Boeing claims huge Canadian government subsidies allowed them to sell a new fleet of planes at substantially less than the market price.
But David Collins, a professor of international economic law at City University of London, said the case smacked of "double standards."
"It's a bit rich of the United States to say that Canada is subsidizing Bombardier, because the US has been doing the same for Boeing for years," Professor Collins told Sputnik.
"Lots of industries are subsidized. The convention is that everybody is doing it and you just turn a blind eye to it. Now there is a worry that this could escalate," he added.
Later this year, the United States International Trade Commission is due to announce whether it believes the Canadian plane manufacturer Bombardier is in breach of anti-dumping legislation.
"The maximum fine should be no more than the amount of the injury sustained by Boeing. They are not supposed to be punitive like anti-trust fines," Professor Collins told Sputnik.
But if Bombardier and Canada feel hard done by, they could they hit back at one of the many US industries which has been subsidized or it might encourage other countries to ignore the convention of "turning a blind eye" to state subsidies.
Clip of me on the BBC this morning talking about potential aircraft subsidy dispute between the US and Canada https://t.co/q5S4CYaMHv— David Collins (@davidcollinslaw) 18 September 2017
Professor Collins said there were huge up-front costs involved in the aircraft manufacturing industry.
"The research and design is so expensive, so governments can depict it as having research and innovation elements," he told Sputnik.
Professor Collins, who is himself Canadian, said Bombardier had been receiving "massive subsidies" from governments for years.
"Even when I was a boy it was happening. It's based in Quebec, which carries a lot of political clout, a bit like Northern Ireland does at the moment in Britain," he told Sputnik.
Bombardier owns several factories in Northern Ireland and recently announced 4,500 job losses, and Mrs. May will be raising the issue when she meets with Canadian Prime Minister Justin Trudeau this week.
She has already lobbied US President Donald Trump about the dispute, which stemmed from Boeing crying foul over Bombardier's sale of 75 of its CSeries mid-range jets to Delta Airlines.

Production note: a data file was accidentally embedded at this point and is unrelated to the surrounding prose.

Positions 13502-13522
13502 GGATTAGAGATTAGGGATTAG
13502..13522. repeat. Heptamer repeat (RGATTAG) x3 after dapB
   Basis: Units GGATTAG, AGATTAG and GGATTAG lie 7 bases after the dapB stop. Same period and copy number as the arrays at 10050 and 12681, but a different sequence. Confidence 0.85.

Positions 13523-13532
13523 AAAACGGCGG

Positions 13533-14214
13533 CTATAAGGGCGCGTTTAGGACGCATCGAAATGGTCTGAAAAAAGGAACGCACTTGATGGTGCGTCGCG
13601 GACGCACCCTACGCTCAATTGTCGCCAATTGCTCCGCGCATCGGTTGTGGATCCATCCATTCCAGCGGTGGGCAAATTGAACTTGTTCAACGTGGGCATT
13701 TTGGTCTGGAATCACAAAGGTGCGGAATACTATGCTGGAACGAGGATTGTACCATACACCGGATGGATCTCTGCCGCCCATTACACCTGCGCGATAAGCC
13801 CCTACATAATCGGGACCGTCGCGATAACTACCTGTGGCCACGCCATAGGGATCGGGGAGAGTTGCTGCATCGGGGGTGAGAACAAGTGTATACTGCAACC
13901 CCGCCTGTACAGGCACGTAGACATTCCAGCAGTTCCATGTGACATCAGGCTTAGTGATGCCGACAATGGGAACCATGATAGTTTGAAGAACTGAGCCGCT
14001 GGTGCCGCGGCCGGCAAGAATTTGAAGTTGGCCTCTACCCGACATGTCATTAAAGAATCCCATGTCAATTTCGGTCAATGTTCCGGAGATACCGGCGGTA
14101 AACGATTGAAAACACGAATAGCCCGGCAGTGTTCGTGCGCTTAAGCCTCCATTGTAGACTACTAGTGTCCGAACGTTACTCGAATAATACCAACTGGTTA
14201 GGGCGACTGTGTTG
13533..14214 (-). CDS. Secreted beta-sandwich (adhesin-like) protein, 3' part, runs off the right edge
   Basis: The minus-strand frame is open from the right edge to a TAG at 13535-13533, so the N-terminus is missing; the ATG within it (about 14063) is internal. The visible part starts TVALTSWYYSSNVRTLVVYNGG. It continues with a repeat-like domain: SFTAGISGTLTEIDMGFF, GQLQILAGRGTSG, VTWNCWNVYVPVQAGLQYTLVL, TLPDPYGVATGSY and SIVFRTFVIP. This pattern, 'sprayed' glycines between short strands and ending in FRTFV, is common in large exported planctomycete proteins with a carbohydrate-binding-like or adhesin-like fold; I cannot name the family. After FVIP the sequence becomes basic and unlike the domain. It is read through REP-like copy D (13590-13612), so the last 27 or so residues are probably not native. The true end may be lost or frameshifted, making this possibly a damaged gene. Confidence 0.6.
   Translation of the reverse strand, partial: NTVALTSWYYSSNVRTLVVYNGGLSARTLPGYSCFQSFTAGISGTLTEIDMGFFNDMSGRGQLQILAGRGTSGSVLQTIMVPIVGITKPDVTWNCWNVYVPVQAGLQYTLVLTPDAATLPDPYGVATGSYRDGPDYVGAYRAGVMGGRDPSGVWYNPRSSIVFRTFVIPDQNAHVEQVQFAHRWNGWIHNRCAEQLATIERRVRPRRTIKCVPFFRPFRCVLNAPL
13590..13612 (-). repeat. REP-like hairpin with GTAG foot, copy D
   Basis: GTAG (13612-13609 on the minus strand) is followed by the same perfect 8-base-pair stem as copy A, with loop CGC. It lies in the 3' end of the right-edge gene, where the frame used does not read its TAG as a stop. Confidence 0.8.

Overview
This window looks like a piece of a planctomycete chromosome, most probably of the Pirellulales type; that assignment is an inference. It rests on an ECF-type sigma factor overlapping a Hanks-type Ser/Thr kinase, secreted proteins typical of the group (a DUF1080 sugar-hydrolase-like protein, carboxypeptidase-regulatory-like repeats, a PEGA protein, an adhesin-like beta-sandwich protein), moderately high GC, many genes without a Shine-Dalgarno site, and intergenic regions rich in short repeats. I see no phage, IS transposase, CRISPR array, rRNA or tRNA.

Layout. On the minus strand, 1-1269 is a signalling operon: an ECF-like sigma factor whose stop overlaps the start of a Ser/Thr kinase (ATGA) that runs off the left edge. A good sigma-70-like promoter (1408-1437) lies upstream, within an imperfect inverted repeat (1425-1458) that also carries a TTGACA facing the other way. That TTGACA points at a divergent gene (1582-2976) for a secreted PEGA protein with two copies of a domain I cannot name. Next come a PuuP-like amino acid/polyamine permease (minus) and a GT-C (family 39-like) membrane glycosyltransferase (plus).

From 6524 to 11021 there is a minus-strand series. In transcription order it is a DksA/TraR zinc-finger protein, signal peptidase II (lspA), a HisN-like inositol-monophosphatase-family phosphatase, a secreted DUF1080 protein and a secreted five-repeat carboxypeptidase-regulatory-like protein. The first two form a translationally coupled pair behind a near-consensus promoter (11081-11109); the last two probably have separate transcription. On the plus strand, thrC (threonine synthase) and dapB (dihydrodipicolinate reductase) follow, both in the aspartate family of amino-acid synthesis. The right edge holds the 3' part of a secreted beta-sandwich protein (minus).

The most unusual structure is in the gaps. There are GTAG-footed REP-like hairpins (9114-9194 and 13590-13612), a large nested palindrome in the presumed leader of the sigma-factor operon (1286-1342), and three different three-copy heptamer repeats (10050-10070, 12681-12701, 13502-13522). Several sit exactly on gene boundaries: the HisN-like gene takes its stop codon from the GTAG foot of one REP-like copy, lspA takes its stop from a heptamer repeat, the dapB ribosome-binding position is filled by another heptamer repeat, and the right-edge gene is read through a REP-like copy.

Boeing claims Bombardier sold the planes for US$19 million each, despite them costing around US$33 million each to build.
It said they could only do this because they received huge subsidies from the Canadian government.
In 1989, Bombardier bought the Shorts aircraft factories in Northern Ireland and the Unite trade union, which represents workers there.
"Bombardier benefited from state investment from the UK, Canada and from Invest NI all of which was entirely lawful and legitimate — a fact that the UK government should clarify," said Davy Thompson, Unite's regional coordinator.
"Boeing's attempts to link this public investment to the allegation of unfair competition are unsustainable, indeed, in the case of the sale of planes to Delta airlines which has been raised, Boeing did not even make a bid. Prime Minister Theresa May is reported to have had a phone conversation with President Trump on the matter but it is our understanding that the President can have no input into this decision," said Mr. Thompson.
"What is needed is for the Prime Minister to phone the head of Boeing and direct them to end their corporate bullying. The UK government is the second largest purchaser of Boeing products. These present ample leverage to end this damaging course of action," he added.